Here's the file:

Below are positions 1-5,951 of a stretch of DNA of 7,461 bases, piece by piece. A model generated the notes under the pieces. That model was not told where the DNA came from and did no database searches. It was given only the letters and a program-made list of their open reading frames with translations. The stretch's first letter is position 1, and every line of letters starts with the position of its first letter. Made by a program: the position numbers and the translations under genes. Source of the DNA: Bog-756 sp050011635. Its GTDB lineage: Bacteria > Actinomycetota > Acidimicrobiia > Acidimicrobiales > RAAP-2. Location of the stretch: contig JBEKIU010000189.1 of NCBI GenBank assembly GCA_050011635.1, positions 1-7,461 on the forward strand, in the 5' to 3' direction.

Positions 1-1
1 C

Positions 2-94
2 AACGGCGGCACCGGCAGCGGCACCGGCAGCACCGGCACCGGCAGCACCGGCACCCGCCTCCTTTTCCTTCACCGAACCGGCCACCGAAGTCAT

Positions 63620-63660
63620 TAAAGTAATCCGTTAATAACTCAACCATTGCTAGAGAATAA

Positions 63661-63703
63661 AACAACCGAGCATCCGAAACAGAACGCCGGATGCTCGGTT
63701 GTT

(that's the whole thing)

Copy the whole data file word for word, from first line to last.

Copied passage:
Below are positions 1-5,951 of a stretch of DNA of 7,461 bases, piece by piece. A model generated the notes under the pieces. That model was not told where the DNA came from and did no database searches. It was given only the letters and a program-made list of their open reading frames with translations. The stretch's first letter is position 1, and every line of letters starts with the position of its first letter. Made by a program: the position numbers and the translations under genes. Source of the DNA: Bog-756 sp050011635. Its GTDB lineage: Bacteria > Actinomycetota > Acidimicrobiia > Acidimicrobiales > RAAP-2. Location of the stretch: contig JBEKIU010000189.1 of NCBI GenBank assembly GCA_050011635.1, positions 1-7,461 on the forward strand, in the 5' to 3' direction.

Positions 1-1
1 C

Positions 2-94
2 AACGGCGGCACCGGCAGCGGCACCGGCAGCACCGGCACCGGCAGCACCGGCACCCGCCTCCTTTTCCTTCACCGAACCGGCCACCGAAGTCAT

Positions 63620-63660
63620 TAAAGTAATCCGTTAATAACTCAACCATTGCTAGAGAATAA

Positions 63661-63703
63661 AACAACCGAGCATCCGAAACAGAACGCCGGATGCTCGGTT
63701 GTT